Why do we meet together on Shabbat?
By Jonathan Allen, Wednesday 31st December 2019 at 4:35 am
After all, we had to get up early, organise the children, stuff in as much breakfast as time allowed and then rush of to congregation. After the service we chat to a few folk, then head back to the care and home. That’s over for the week; each week. Why do we do it? We probably need to ask ourselves that question first, before we ask why anyone else should do it.
If we invite a friend to services what would they see and assume we were all about? Might they assume it is all about turning up for a weekly performance? Is it about looking as happy as the greeters on duty at the doors and smiling sweetly for an hour or so? Are they consuming the services of a professional ministry team (or one that wants to portray itself as such)?
Hopefully none of the above are true in your congregation, but any of them could be a valid assumption to make these days when much of the Western world has lost sight of one of the most important aspects of being a church or congregation: actually participating together as a family or body in the real-life context of your area and people.
Are you focused on being a seeker congregation – one that invests in proclaiming the gospel on each and every occasion, in a friendly and easy to understand way? This typically means shorter services, a high entertainment quota and lots of backup (childrens’ work, youth work, etc.) and makes heavy demands on existing members to serve and attract visitors. That can be a tough call over the long haul, imposing certain constraints upon the membership and demanding a lot of creative work and input. With Bill Hybel’s public admission that Willow Creek has not been able to engage in any significant long-term discipling and growth for its members, it seems that this model simply teaches seekers to be consumers and that the main (or, indeed, only) point of their religious life is a couple of hours each Shabbat morning.
Are you, perhaps, focused on passing on the heritage of our faith in Yeshua to others, to being faithful transmitters of liturgy, ritual and the core of what makes us different as Jewish believers in Yeshua? This typically means longer services, a significant investment in liturgy, consistent service content and an emphasis of discipleship and lifestyle issues. But it easy for such congregations to forget why they are there in the first place: why were they started, why they are in their particular geographic location and how or why they interact with the local churches and neighbourhood. The freedom and spontaneity of the Spirit can be lost in pursuing consistency and faithfulness to tradition.
Are you a community congregation – founded on the premise that real (read: deep and/or authentic) relationship with and between the members and families in the congregation is essential? This will typically involve lots of decentralised meetings or activities: house groups, special interest groups and so on. It will usually have a high degree of participation, both at together/community meetings and at component expressions. Often there will be a distinctive vocabulary using the terms ‘covenant relationship’ or ‘mutual commitment’ and longevity of relationship and membership will be a frequent topic. Geographic proximity, however, is often a casualty. People travel long distances to be able to participate and to share, so that the congregation could meet almost anywhere and so has no roots to the larger community outside its walls. Mission can be difficult, because the community is absorbed in nurturing itself.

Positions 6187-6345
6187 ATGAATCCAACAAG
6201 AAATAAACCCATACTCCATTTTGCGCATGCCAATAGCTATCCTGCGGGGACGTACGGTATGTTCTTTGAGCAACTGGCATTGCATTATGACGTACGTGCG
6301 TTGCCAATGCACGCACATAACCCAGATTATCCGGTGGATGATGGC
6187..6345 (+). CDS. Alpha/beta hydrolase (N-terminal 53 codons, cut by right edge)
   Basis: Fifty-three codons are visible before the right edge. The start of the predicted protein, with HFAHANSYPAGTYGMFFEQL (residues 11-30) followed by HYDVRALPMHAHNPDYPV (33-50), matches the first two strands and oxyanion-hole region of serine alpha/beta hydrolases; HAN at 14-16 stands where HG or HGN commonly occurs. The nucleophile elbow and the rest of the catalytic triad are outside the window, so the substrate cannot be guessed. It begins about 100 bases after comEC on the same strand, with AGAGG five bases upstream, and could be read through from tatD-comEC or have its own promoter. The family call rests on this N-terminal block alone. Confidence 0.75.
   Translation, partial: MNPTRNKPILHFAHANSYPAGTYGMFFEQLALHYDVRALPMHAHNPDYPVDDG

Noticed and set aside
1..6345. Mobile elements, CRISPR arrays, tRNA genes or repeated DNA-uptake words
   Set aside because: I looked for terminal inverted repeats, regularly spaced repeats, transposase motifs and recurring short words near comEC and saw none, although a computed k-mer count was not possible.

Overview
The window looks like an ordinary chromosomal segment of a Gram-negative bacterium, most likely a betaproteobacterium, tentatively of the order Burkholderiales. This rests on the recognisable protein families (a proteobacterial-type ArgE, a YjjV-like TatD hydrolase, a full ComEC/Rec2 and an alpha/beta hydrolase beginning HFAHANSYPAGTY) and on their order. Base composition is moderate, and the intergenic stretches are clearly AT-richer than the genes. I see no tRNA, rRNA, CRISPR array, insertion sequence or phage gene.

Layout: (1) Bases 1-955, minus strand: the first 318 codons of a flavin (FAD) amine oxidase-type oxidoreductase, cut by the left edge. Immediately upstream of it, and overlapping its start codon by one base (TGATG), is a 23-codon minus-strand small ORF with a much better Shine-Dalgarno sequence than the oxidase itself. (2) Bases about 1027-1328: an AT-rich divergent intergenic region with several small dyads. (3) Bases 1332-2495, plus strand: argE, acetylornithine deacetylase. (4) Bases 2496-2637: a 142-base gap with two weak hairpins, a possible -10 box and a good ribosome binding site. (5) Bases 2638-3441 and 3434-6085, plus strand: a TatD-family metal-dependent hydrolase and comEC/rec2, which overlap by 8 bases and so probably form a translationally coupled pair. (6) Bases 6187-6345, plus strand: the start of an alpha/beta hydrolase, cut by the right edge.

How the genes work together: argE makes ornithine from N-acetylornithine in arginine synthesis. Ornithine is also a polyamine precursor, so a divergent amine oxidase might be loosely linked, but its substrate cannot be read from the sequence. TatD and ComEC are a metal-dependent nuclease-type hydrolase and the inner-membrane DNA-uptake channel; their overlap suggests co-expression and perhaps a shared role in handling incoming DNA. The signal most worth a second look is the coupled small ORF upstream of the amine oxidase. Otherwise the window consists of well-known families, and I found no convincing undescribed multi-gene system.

What about a mission congregation? These congregations are highly focused on outreach and extending the kingdom of God; they are much less concerned about themselves and (to use a popular modern phrase) look for what God is already doing and then join in. They are open to the calling of the Spirit and offer high flexibility in what and where they hold meetings or events. It is easy to lose sight of the need for both personal and community growth and discipleship due to the time demands of always being “out there” and relationships within the core can be neglected in favour of the missional drive; ‘us’ is selfish, we must always be concerned about others. Burn-out – for both leaders and participants – is a common phenomenon. Due to lack of consistency and a ‘home’ location, mission congregations struggle to have any roots in their local community or invest in people or life outside the congregation
One of the key things that Yeshua says is that His people will be known by the way they love each others (John 13:34-35). This love needs to be shown both internally and externally; to fellow members of the congregation and to non-members who live across the street but need a helping hand or a sympathetic ear. It means becoming involved in a geographic setting or community, joining in with non-congregation activities, sitting on local councils or community bodies. It means living in a community, rather than going out to do everything (including congregation); using local facilities, shops and eateries, being a presence on the street, championing local events and concerns. We need to be a tangible witness of ordinary, common or garden, decent folk who love Yeshua and share that love on practical everyday basis with the people where they live.
How can we make that happen in our congregations?
Adapted from “The New Parish” by Paul Sparks, Tim Soerens and Dwight J. Friesen, (Downers Grove, IL: 2014), Chapter 4, “Ecclesial Centre”.